As one might expect, the phone companies are coming down hard against dark fiber. Reading between the lines, it looks to me like the phone companies realize they're fighting a rear guard action, and are looking to limit what kind of dark fiber is allowed. Of course they're still saying, "Dark fiber shouldn't be allowed," but lately the main arguments seems to be, "the FCC should study this matter further." (Any time anyone asks the government for further study, I know they're on the losing side of whatever issue, and are just trying to delay.)

I was curious to see what the Communications Workers of America would say, so I actually read all of that one. They had four points, which I would summarize thus:
  1. Don't allow dark fiber. Managing a broadband network is too complicated for the amateurs in school districts and should be left to CWA professionals.
  2. Be sure that applicants include the extra costs to provide broadband over dark fiber as opposed to a managed service.
  3. Protect workers rights and labor standards.
  4. Ensure adequate funding. Increase the cap.

My reaction:

  1. Whoever wrote this point has not sat in the seat of a school tech director. At best, a broadband connection from a telecom company is transparent. You plug your switch into the provider's Ethernet ports at both ends, and away you go. But in reality, the packets you send into that port are wrapped in an MPLS envelope so that they can be shifted to whatever transport protocol the carrier is using, routed over the carrier network, then reconverted to Ethernet at the other end. There's a lot that can go wrong in the carrier network, though I have to say that other than physical failure (a telephone pole going down or an underground cable meeting a backhoe), carrier networks are pretty bulletproof. But with a dark fiber connection, I'm plugging a dark fiber directly into my switch. No protocol conversion, no routing. The only thing that can go wrong is physical. In addition to being cheaper, dark fiber is easier.
  2. Extra cost? What, the cost difference between a 1000BaseT GBIC and an 1000BaseLX GBIC? There is no extra equipment for dark fiber. For a carrier, there is a *lot* that goes into converting a piece of dark fiber into a broadband network. For a school district, the only difference between dark fiber and a managed service is whether the port is copper or fiber.
  3. Now this is the kind of argument a union should be making. However, the political power of unions really seems to be on the wane, so I don't think we'll see any labor protections in the E-rate program.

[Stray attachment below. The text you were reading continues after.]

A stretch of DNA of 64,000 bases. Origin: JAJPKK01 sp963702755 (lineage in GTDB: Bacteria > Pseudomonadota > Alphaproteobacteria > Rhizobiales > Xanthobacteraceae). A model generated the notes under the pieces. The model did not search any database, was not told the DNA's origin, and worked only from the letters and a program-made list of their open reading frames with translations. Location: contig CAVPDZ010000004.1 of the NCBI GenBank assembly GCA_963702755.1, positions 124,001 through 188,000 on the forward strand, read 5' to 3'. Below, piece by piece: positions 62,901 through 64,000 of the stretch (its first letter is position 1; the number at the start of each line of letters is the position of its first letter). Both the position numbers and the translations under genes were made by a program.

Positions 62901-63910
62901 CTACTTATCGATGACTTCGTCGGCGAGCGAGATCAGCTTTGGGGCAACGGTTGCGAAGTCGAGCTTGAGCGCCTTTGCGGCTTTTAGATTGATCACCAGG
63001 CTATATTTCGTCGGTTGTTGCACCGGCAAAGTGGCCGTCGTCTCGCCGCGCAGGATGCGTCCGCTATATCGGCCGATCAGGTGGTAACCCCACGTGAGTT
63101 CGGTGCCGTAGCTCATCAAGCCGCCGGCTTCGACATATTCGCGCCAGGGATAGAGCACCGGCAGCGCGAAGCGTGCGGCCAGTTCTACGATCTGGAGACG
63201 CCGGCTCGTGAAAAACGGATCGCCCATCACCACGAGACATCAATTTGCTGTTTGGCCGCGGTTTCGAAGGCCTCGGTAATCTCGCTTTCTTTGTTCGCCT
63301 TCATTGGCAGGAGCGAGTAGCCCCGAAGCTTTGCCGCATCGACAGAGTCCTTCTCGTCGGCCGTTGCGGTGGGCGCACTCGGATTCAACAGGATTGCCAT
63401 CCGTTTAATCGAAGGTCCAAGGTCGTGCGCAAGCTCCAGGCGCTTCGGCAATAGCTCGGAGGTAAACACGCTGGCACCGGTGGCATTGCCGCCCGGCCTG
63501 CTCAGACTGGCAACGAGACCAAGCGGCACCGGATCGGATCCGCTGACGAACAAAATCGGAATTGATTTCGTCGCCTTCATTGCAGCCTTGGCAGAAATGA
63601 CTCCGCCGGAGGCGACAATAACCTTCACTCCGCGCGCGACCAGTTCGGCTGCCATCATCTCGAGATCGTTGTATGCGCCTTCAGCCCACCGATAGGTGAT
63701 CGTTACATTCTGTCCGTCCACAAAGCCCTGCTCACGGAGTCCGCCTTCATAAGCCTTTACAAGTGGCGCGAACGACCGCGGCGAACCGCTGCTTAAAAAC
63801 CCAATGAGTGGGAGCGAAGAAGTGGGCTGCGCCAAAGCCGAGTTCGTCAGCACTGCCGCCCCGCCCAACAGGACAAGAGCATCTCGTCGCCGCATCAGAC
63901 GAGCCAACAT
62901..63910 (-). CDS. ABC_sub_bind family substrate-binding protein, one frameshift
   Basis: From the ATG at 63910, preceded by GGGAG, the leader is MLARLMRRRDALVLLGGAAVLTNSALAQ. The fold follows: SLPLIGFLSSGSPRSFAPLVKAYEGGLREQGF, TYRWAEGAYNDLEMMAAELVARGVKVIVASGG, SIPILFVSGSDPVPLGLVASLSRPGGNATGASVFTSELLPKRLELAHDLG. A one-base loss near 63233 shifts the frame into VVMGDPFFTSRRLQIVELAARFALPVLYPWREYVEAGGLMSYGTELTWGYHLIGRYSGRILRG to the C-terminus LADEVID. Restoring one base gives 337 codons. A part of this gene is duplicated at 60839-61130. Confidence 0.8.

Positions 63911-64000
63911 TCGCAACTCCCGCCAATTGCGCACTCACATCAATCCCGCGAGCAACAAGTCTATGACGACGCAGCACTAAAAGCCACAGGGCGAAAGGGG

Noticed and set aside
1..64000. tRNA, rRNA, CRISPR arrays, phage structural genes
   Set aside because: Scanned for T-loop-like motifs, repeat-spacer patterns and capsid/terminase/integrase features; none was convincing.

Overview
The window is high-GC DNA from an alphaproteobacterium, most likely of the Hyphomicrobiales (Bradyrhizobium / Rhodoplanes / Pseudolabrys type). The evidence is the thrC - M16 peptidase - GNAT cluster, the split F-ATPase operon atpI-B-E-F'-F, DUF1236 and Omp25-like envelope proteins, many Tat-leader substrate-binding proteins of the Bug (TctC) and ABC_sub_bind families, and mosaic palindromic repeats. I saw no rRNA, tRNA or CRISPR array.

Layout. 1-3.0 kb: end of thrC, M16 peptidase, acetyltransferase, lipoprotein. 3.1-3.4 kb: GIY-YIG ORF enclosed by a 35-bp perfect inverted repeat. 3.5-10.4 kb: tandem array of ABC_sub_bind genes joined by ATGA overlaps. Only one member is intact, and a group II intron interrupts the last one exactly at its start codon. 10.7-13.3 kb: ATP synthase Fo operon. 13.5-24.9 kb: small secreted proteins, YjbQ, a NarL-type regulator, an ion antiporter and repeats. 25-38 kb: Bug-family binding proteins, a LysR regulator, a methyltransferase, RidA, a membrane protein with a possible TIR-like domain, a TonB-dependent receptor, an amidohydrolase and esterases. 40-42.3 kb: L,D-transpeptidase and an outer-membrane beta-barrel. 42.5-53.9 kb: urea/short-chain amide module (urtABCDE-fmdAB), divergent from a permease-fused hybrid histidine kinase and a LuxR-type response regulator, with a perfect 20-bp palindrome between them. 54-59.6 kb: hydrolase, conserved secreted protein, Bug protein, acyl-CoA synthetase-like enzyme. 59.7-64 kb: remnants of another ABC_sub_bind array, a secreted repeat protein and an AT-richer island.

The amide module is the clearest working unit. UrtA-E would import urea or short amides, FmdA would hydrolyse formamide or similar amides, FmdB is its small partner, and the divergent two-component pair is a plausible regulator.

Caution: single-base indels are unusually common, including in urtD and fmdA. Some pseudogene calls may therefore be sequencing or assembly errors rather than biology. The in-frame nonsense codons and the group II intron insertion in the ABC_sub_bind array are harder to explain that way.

4. Hear, hear.

A tip of the hand

The day after tomorrow is the big day: the FCC will consider a Report and Order making some of the changes that have been in all the NPRMs lately. According to the agenda, "The Commission will consider a Report and Order that improves connectivity for students and library patrons, and accelerates the National Broadband Plan’s goal of affordable access to 1 gigabit per second broadband at community anchor institutions across the country, by upgrading, modernizing, and streamlining the ERate program."

The details of the order aren't out yet, but Chairman Genachowski telegraphed a fair number of the reforms in a speech today at a conference in California. I couldn't stand to listen to the speech and I'm too impatient to wade through the transcript, so I'm relying on a news report based on a briefing paper from the Chairman.

According to the news report, the following changes are coming:

  1. cut red tape
  2. increase broadband options
  3. launch a pilot program for off-campus wireless connectivity for learning devices
  4. allow schools and libraries to tap into unused fiber already in place and state, regional and local nets and bypass "more expensive options"
  5. allow schools to offer that fast broadband service to the community so students can access "affordable" high-speed access at home
  6. open the door to "School Spots," where schools have the option to provide Internet access to the local community after students go home

Here's what I think of those changes:

  1. I'll believe it when I see it.
  2. I can't think of any broadband options that are currently ineligible.
  3. News flash: Last year's Eligible Services List says, "A wireless Internet access service designed for portable electronic devices is eligible to be funded if used for educational purposes." Or is the FCC talking about mobile for pilots? That would be new.
  4. Oh, crap. Maybe I'm just a pessimist, but this makes it sound like the FCC is going to make dark fiber eligible only if it's already in place. How on earth is an applicant going to be sure that no new fiber will be laid? And won't new fiber be needed from the applicant's buildings to the first pole at least? Or is this just a way to allow applicants which currently have lit fiber to switch it to dark fiber?
  5. Double crap. Schools should not be in the ISP business. OK, maybe in rural areas. If the order just says that schools can allow remote users to share their Internet pipe, I'm OK with that, but if it does anything to subsidize those remote connections, it will be a drain on the fund to subsidize home Internet access, which is not what the E-rate was supposed to do. I've already blogged about how mission creep might sink the E-rate.
  6. This is just a continuation of a waiver from last February. And don't tell anyone, but a lot of schools have been doing this all along. Think about how many school districts offer some sort of continuing education classes for adults. What, you think they have a separate Internet connection for those classes? I think this is a great idea; the community gets access, and it doesn't cost the schools anything. And parents who come in to use the Internet connection will have more sympathy when their kids complain about how the crappy filtering software doesn't let you go to any good sites.